Articles

Articles

Teaching The Old Lessons

Every once in a while, some well-meaning but misguided brother will chide us for teaching the old lessons. He will say, “You are answering questions which no one is asking any longer.” By this he means to squelch our teaching on the first principles of Gospel obedience and salvation by grace through faith; the nature, organization, and work of the church; Bible-based morality; and the need for scriptural authority.
 
Of course, we understand that some people aren’t asking questions like, “What must I do to be saved?” as people did in Bible days (Acts 16:30). But then, not everyone raised such an important question back then, either. Just because men ask the wrong questions, or they don’t ask any question at all does not mean that we must alter our teaching to accommodate the “felt needs” of the people of our time.
 
Have not men always clamored for something new, novel, different, and more exciting? Of course we have. We do like to hear new things, even strange things. A skilled teacher of God’s word will be careful to “clothe old truths in new robes” just as a good cook will find interesting ways to serve potatoes. But any way you look at it, the truth is the truth. Its nature and essence never changes. We might present it differently, and we might approach the teaching of truth by some new means, but in the end the old truth will be clearly stated.
 
Older, more mature Christians must learn to be patient as the old lessons are taught again and again. There is always a new generation coming on, or a new convert here and there who needs the lesson we think we know all too well. If we insist on teaching something novel and exciting, what will happen to the people who are yet untaught? Judges 2:10 states of Israel, following the days of Joshua, “All that generation also were gathered to their fathers; and there arose another generation after them who did not know the LORD, nor yet the work which He had done for Israel.” Even Jeremiah encouraged the people of his day to ask for the “old paths” (6:16). However, most of the people to whom Jeremiah recommended this course rejected it, and as a result, ended up in a seventy-year captivity among the Babylonians. Jeremiah preached that the “good way” was to be found in the “old paths”.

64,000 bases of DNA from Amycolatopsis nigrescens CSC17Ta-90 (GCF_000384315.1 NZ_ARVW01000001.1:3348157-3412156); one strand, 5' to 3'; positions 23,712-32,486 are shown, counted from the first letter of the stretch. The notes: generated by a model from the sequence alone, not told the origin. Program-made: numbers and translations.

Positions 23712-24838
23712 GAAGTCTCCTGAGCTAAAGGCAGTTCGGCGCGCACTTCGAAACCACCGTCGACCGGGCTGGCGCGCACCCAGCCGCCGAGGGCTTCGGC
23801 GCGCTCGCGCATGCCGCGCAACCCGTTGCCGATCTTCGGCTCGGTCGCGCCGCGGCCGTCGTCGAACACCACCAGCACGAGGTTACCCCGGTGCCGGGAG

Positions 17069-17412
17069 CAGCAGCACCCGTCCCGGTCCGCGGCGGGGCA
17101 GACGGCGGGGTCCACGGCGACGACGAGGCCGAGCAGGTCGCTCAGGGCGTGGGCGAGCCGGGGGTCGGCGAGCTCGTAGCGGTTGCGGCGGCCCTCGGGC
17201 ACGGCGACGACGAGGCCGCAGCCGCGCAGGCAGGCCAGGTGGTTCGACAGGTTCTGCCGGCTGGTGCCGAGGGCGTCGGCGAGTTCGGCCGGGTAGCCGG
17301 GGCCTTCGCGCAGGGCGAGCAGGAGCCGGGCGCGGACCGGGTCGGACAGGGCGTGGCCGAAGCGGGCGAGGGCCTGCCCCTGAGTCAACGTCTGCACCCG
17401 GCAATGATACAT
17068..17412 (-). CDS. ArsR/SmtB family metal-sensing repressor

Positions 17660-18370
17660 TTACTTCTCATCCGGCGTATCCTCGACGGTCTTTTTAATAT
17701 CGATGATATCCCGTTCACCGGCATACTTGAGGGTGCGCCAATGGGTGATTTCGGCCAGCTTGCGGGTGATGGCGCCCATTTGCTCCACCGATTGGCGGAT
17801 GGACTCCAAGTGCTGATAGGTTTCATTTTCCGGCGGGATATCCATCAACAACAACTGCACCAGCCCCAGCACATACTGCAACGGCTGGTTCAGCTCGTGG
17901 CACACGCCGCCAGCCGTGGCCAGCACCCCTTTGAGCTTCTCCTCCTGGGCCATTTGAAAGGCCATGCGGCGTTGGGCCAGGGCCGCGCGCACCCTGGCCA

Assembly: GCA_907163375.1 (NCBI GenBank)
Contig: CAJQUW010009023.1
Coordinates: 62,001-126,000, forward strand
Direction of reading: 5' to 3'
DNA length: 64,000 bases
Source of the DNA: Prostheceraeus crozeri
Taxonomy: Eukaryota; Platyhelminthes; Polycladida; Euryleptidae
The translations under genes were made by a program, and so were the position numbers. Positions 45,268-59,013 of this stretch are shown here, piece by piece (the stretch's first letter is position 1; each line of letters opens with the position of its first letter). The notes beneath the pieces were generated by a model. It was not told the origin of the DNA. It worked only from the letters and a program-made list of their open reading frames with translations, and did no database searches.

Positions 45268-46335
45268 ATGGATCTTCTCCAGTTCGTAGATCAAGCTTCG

It is no compliment to us that many of our young people have not even been given the opportunity of hearing the old lessons. It is not that they reject the teaching, they’ve just never been exposed to it! Elders and preachers who have served up the novel and new while neglecting the tried and true will pay for their negligence, to be sure.
 
We must not grow weary of the old truths which distinguish the people of God. If we do not appreciate them, our ignorance will be the cause of our destruction both now and eternally.
 
— Mark White